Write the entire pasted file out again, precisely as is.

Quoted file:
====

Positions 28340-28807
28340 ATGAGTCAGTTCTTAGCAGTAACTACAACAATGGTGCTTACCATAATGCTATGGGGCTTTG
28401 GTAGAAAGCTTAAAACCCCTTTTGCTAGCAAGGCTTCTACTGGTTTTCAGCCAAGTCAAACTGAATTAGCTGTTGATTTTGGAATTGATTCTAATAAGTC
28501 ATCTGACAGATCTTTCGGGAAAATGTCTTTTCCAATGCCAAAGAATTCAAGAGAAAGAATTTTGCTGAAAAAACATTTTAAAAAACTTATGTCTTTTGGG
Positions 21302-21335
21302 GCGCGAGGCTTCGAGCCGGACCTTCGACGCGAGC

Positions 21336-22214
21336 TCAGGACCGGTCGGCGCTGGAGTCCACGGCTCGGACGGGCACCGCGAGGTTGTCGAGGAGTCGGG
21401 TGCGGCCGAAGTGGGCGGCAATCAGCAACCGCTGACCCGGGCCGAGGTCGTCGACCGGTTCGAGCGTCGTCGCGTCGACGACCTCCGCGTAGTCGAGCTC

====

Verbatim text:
Positions 28340-28807
28340 ATGAGTCAGTTCTTAGCAGTAACTACAACAATGGTGCTTACCATAATGCTATGGGGCTTTG
28401 GTAGAAAGCTTAAAACCCCTTTTGCTAGCAAGGCTTCTACTGGTTTTCAGCCAAGTCAAACTGAATTAGCTGTTGATTTTGGAATTGATTCTAATAAGTC
28501 ATCTGACAGATCTTTCGGGAAAATGTCTTTTCCAATGCCAAAGAATTCAAGAGAAAGAATTTTGCTGAAAAAACATTTTAAAAAACTTATGTCTTTTGGG
Positions 21302-21335
21302 GCGCGAGGCTTCGAGCCGGACCTTCGACGCGAGC

Positions 21336-22214
21336 TCAGGACCGGTCGGCGCTGGAGTCCACGGCTCGGACGGGCACCGCGAGGTTGTCGAGGAGTCGGG
21401 TGCGGCCGAAGTGGGCGGCAATCAGCAACCGCTGACCCGGGCCGAGGTCGTCGACCGGTTCGAGCGTCGTCGCGTCGACGACCTCCGCGTAGTCGAGCTC